| August 15, 2023

"This is the decade of action": Renewable Energy Storage Summit Hears Hopes of Rapid Transition

Storing renewable energy in home batteries, electric vehicles and through large renewable energy storage projects is a critical progression for unlocking Australia’s energy transition.

Eminent US climate and energy commentator David Roberts (@drvolts) was floored by rooftop solar penetration in Australia, installed on nearly one-third of eligible homes, and that if similar rates were achieved back in the United States he’d “dance a jig.”

While home PV systems are driving electrification, like heat pumps “going gangbusters” as noted by Solar Victoria’s Stan Krpan, the overwhelming need to store Australia’s world-leading renewables for peak periods is glaring. Just like the Aussie sun.

“When it comes to renewable energy storage, we need everything, everywhere, all at once, again and again and again,” said Smart Energy Council CEO John Grimes.

And time is running out to do so.

“We need to invest in storage technologies at scale and at speed to meet our renewable energy targets,” said Chris Miller of the State Electricity Commission.

“This is the decade of action, we don’t have the luxury of waiting.

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Smart Energy Council CEO John Grimes gives the opening address at the Renewable Energy Storage Summit in Melbourne.

Australia won’t reach 82% renewables, or a 43% reduction in emissions by 2030, without massive investment in renewable energy storage… and we know it works.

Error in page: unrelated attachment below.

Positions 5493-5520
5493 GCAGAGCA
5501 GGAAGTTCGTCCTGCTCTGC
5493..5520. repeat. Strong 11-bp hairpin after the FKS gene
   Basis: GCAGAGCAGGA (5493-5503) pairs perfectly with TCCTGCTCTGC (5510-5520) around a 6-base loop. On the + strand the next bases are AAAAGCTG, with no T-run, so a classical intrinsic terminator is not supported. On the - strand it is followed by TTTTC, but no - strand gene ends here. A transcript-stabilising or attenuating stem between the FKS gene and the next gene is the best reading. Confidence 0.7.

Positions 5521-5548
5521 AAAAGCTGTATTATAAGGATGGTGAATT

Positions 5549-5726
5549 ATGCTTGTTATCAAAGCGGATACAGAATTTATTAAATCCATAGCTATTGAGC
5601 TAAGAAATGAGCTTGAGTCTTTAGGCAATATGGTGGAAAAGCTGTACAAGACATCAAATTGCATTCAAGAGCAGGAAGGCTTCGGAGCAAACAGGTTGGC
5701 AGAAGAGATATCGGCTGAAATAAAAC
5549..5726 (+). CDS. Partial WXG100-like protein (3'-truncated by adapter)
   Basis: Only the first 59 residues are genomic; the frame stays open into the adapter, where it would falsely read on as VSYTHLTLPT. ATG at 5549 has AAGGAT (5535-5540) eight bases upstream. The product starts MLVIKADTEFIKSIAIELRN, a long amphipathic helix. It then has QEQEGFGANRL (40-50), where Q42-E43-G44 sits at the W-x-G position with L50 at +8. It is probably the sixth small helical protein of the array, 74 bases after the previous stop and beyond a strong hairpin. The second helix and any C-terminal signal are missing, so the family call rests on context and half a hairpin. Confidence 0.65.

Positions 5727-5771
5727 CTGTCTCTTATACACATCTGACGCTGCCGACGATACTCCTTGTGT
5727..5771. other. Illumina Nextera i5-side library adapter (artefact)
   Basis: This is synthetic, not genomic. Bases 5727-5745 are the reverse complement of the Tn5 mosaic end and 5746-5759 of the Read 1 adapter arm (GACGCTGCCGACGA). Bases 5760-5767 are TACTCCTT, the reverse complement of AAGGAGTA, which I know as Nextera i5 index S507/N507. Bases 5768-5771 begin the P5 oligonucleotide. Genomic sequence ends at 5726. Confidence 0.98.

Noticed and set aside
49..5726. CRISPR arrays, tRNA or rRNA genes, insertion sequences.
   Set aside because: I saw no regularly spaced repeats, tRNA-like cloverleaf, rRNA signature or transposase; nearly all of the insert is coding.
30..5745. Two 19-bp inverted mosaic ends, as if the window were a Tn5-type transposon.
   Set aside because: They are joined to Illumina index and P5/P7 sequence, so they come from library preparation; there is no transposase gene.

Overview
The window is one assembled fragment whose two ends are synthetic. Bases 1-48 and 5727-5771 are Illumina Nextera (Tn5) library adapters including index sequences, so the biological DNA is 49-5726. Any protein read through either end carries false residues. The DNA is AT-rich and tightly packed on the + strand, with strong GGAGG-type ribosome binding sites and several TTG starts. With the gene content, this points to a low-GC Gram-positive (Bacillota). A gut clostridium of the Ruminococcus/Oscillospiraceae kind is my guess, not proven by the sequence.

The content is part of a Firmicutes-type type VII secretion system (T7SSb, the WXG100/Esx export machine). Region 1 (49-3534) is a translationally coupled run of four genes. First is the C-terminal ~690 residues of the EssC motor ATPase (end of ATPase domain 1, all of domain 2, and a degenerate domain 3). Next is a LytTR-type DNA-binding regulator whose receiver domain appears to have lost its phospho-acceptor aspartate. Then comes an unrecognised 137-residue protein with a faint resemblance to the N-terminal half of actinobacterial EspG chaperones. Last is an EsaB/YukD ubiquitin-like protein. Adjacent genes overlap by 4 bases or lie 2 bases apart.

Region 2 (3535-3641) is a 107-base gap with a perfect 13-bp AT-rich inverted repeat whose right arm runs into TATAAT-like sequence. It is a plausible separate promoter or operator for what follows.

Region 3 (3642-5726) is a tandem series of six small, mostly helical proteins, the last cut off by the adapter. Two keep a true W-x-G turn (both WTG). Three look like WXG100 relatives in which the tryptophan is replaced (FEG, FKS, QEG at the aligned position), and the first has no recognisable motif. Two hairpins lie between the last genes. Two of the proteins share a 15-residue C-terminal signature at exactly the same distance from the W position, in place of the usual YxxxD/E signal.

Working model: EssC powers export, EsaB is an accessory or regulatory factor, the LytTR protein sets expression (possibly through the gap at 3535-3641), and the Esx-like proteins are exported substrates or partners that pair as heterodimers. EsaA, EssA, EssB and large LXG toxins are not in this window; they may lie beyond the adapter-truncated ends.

“We have 12,000 residential battery systems connected to our platform… even unoptimised, we’ve found there’s great benefit in reducing the duck curve by having home battery systems,” Evergen’s Kate Reid told Summit attendees.

“These are benefits to everyone connected to the grid.

Summit attendees heard storage solves renewable energy supply issues, benefits battery owners and grid stability, that we need storage at all scales right now – sounds like a lot of agreement?

But, as Motts MacDonald Technical Director Ian Boake said, “It’s about getting people to realise the capacity of storage technology to completely transform the industry.”

Underestimating storage potential, means underinvesting in storage projects.

“I do worry that government policy has a potential to delay investment, that policy scale can hamper investment – you wonder, is the structure of the government support helping?” said Gaw Capital’s Oliver Yates.

“There are two main classes of investors in the clean energy space: infrastructure-style investors who seek secure, predictable returns… and then we have cleantech investors at the smaller end of the market and who have much smaller cheques.

“That leaves a bit of a problem for scale investments like storage and batteries, that aren’t perfectly suitable for infrastructure investors because they haven’t been fully derisked.

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Stephanie Bashir (Nexa Advisory), Lara Panjkov (Fluence) and Allison Hawke (Atmos Renewables) at the Renewable Energy Storage Summit.
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David Roberts (@drvolts) during the Renewable Energy Storage Summit.